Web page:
Tuesday, August 21, 2012

LAS Picnic Saturday, Sept 8

Members and Friends are invited to our Laramie Audubon Society Picnic on Saturday, Sept. 8, 2012, 4pm - ? at 468 Boulder Ridge Rd., west of Tie Siding.

Come one; come all.  Please RSVP by Sept. 5 to Vicki at 307-760-9518 so we will know how much food to bring. LAS will provide meat, veggie patties and buns and we ask you to bring sides to share and your own beverages. Alcoholic beverages are OK.

Vicki got a grant from the Wyoming Business Council/State Energy Office for a photovoltaic electric system at the cabin.  Come check out the solar electric system, eat some burgers, take a little hike and enjoy the great outdoors (or indoors!). There is no running water or refrigeration so you’ll need to bring your beverages and coolers. There is plenty of room for camping (35 acres) if you choose to stay overnight, especially if you’ve had a little too much to drink.

From Laramie, take 287 south to Tie Siding (18 miles). Turn right (west) onto County Road 31/Cherokee Park Rd. It’s dirt from here to the cabin. Go 3 miles and turn right onto County Road 319/Boulder Ridge Rd. Go about 4.5 miles to the driveway (2-track) on the left (Saw Dust Trail is on the right). Go down the driveway, past the unfinished cabin, and to the 2-story cabin. Friendly dogs are welcome, too. Phone reception is spotty but is fairly strong in the cabin so call if you need directions. It takes about 40 minutes to get there from Laramie.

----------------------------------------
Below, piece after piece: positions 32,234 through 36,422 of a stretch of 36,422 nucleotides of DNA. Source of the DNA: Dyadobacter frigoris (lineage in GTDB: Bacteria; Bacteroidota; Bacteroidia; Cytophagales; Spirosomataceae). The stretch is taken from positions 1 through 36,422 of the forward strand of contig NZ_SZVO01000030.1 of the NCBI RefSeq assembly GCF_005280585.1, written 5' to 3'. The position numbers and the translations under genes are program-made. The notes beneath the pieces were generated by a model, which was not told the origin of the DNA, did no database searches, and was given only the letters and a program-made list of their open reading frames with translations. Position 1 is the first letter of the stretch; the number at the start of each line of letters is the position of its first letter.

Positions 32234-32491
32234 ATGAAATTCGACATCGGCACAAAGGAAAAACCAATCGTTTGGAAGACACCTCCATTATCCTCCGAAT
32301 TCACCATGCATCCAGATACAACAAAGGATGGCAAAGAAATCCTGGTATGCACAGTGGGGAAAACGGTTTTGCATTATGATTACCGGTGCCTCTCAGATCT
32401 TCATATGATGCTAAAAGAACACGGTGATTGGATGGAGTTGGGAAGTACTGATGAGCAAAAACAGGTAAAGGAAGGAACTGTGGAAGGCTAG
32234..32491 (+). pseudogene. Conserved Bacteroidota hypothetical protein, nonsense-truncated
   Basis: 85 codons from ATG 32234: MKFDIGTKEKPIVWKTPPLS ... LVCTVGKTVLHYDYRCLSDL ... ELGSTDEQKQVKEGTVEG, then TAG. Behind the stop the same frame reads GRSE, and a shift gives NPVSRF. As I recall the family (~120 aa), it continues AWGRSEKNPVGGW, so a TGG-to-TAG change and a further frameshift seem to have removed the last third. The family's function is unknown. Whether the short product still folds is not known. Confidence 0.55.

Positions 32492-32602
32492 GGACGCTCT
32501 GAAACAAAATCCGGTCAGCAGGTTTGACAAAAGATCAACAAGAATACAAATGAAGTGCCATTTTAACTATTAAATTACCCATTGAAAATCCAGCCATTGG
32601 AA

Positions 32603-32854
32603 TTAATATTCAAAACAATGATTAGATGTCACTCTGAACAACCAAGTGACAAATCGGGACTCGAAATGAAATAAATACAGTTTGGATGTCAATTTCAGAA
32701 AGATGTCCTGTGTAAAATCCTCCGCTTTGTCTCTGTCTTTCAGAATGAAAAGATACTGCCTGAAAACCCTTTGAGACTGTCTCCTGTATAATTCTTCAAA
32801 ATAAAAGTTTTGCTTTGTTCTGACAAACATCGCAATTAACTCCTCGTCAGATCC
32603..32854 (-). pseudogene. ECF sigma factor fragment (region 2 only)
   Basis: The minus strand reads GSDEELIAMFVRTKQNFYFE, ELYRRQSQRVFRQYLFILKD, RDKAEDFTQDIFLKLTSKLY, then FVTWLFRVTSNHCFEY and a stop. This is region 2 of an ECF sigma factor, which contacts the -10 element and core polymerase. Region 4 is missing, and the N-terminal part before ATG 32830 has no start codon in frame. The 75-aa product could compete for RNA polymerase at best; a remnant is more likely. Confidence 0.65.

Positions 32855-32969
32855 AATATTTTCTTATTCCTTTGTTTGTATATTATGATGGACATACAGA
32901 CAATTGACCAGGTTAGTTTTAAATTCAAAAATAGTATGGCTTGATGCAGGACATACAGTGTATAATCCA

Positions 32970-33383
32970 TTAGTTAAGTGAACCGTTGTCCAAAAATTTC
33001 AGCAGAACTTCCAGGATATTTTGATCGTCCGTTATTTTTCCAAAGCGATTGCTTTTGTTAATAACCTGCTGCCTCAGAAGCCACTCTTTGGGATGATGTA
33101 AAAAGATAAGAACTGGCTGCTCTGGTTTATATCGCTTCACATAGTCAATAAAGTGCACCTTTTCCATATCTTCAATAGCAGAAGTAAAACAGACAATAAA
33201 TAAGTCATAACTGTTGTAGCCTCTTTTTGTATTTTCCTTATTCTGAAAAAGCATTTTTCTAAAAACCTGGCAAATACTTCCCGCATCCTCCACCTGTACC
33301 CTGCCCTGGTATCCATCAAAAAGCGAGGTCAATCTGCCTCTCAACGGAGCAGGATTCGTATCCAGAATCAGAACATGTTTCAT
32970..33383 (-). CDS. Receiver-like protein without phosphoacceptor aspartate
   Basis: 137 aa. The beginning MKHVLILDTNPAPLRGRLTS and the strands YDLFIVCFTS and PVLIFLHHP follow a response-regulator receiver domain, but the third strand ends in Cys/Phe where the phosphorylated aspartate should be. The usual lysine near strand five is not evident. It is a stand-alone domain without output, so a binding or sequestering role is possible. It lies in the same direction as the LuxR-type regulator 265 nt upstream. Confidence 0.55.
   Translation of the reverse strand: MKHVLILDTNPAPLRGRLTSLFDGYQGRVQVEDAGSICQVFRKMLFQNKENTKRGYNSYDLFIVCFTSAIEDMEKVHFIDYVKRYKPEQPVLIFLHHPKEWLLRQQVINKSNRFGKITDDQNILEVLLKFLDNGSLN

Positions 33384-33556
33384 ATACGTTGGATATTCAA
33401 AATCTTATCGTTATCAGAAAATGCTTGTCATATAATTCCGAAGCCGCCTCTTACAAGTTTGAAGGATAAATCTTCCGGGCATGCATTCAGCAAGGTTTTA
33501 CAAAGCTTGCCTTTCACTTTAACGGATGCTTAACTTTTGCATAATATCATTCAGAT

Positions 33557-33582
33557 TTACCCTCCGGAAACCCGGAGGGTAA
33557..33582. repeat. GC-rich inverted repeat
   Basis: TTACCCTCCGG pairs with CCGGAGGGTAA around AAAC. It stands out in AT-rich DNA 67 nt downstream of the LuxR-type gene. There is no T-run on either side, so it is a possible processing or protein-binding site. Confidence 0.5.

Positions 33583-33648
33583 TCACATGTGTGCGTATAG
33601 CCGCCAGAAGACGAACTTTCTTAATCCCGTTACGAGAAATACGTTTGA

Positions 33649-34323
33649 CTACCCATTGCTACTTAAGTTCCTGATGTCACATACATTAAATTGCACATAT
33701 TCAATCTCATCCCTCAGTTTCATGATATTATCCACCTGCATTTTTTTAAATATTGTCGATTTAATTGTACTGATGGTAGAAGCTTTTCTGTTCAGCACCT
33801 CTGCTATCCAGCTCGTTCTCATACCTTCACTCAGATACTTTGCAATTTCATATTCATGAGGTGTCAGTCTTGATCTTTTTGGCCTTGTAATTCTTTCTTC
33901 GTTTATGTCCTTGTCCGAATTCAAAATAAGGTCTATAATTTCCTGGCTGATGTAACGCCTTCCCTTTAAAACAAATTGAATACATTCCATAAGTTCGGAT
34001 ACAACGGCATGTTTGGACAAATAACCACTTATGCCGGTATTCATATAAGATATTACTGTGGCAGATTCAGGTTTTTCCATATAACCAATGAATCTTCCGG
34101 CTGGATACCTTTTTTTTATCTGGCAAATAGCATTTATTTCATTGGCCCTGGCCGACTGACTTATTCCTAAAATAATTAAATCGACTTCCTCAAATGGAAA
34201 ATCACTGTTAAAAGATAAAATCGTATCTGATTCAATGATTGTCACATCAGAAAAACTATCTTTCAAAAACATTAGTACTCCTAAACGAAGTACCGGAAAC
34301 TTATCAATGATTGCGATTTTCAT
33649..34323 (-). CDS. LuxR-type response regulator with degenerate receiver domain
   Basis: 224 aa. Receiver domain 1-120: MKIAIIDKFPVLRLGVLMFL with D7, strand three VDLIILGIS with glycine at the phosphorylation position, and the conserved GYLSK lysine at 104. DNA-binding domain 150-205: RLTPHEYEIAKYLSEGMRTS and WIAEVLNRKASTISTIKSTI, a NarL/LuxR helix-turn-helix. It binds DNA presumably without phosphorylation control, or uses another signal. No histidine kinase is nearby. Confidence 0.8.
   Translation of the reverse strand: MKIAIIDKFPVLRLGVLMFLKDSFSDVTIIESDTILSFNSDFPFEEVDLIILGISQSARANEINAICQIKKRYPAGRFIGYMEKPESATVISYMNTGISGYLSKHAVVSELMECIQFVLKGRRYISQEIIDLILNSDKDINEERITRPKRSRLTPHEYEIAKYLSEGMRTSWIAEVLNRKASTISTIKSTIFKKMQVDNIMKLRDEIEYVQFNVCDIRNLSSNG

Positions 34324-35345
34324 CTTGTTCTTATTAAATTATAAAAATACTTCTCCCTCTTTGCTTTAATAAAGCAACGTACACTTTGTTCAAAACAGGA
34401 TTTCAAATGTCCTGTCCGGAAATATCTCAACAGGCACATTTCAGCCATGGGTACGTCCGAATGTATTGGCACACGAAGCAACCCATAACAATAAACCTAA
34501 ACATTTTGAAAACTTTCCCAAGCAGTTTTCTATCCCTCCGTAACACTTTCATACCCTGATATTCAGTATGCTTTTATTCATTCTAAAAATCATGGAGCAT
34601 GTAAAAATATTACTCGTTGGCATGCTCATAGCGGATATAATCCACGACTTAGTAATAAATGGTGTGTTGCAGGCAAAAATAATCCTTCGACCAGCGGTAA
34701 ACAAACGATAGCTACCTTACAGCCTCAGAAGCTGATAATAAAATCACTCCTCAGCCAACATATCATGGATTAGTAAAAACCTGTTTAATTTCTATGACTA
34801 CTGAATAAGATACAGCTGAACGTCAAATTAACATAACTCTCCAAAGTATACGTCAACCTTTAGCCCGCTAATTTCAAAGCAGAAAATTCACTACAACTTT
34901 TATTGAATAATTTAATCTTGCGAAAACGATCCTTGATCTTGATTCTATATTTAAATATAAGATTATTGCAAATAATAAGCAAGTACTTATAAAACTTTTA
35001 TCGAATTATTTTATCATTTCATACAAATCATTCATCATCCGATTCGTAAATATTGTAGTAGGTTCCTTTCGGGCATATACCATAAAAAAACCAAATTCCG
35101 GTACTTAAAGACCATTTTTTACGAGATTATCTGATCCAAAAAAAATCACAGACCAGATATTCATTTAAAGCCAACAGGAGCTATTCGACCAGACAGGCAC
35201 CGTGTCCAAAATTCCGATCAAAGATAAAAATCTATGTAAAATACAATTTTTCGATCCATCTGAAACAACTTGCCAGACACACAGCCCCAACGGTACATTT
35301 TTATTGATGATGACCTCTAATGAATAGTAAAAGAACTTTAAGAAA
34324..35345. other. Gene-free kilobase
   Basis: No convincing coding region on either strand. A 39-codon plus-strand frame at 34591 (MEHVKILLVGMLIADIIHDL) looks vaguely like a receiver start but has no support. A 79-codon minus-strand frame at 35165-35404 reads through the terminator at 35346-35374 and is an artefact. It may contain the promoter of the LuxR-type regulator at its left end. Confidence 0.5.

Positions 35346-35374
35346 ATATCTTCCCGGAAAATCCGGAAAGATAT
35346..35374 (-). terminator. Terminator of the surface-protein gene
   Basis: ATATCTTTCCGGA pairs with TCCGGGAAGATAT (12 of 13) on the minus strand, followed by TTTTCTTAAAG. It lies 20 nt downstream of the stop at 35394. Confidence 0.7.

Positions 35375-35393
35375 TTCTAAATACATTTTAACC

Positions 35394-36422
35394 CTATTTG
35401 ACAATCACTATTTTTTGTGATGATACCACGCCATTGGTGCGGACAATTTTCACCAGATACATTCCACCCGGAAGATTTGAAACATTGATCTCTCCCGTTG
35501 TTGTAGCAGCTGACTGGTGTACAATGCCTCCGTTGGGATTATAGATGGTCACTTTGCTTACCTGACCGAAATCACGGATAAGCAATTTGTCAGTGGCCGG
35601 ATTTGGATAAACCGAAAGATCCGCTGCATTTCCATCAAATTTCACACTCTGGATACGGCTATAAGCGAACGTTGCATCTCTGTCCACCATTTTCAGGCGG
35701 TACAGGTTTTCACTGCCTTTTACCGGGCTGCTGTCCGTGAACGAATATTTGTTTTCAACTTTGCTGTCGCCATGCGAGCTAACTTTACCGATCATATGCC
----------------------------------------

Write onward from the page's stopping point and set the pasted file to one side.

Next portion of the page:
Doug Keinath to Speak on the Exposure of Animals to Development in Wyoming

The Wyoming Game and Fish Department classifies 156 species in Wyoming as “Species of Greatest Conservation Need.” But how do we begin to prioritize which are most in need of  limited conservation and research funds and protective efforts? Sometimes triage is necessary and those most exposed to development are most in need of our help. Doug Keinath, a Ph.D. student at the University of Wyoming and Lead Vertebrate Zoologist for the Wyoming Natural Diversity Database has developed tools to take the guesswork out of this task. By looking at species’ distributions and numbers, the various threats that they face, and the intensity of those threats, Doug has developed models to determine which species are most exposed to development in Wyoming. Is the Wyoming pocket gopher more exposed or the Greater Sage-Grouse? The spotted bat or the swift fox? Come and find out as Laramie Audubon kicks off its fall speakers program on September 26, 2012.